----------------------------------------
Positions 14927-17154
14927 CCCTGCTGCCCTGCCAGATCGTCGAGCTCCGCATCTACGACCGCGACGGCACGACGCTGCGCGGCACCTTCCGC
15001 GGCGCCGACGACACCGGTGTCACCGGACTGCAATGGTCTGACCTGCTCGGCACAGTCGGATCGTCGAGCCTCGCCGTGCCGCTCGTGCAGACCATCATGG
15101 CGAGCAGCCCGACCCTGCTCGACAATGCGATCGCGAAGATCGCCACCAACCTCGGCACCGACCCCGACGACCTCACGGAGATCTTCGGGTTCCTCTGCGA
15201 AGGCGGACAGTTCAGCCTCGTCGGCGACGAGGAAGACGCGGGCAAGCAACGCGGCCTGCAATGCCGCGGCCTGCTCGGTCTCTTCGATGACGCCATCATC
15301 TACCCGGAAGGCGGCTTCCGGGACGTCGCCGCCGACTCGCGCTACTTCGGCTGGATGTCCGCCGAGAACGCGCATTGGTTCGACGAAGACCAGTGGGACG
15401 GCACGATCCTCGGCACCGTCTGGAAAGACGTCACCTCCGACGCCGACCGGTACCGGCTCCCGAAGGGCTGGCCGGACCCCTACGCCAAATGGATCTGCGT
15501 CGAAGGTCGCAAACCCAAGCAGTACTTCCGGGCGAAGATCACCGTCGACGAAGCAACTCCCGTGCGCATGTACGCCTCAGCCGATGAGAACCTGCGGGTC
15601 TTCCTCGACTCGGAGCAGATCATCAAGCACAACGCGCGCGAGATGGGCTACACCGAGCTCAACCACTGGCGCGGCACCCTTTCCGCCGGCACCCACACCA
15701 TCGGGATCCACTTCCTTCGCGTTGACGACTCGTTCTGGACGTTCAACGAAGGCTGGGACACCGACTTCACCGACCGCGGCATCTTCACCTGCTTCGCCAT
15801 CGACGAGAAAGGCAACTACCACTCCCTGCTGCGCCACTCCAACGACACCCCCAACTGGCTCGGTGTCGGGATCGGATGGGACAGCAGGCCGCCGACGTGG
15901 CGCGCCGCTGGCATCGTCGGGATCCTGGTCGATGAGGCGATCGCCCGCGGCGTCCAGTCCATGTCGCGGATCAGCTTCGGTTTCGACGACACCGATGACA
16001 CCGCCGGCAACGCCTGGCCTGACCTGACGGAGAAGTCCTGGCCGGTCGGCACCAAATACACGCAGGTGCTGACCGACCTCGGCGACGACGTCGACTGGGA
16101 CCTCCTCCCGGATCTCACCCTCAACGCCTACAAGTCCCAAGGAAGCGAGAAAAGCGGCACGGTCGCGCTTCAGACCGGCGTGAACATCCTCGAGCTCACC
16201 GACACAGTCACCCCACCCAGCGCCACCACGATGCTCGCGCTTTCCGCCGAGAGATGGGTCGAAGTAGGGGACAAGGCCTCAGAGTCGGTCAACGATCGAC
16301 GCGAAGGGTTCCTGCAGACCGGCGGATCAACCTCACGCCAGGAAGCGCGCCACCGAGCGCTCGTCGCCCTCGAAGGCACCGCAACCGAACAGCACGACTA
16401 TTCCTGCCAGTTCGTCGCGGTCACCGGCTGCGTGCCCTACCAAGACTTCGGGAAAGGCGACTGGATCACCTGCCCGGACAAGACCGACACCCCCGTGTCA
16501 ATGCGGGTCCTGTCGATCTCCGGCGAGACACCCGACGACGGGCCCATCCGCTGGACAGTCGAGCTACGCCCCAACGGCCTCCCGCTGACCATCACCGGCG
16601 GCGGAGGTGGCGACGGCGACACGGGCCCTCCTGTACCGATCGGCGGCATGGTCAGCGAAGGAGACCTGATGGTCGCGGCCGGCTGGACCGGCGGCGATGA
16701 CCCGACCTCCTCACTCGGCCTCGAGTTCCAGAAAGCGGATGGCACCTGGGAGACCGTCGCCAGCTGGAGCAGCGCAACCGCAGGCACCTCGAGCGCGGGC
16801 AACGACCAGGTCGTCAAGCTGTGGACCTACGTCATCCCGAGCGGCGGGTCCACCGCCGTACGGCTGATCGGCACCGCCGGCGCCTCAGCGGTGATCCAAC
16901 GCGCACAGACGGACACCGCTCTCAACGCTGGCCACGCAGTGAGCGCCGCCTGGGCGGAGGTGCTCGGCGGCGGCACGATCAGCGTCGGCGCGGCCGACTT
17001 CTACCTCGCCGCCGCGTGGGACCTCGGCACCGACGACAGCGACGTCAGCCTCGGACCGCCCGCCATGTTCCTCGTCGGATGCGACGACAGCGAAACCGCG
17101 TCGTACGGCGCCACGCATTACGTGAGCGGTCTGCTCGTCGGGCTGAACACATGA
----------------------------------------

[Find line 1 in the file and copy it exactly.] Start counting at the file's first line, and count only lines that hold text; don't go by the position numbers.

Positions 14927-17154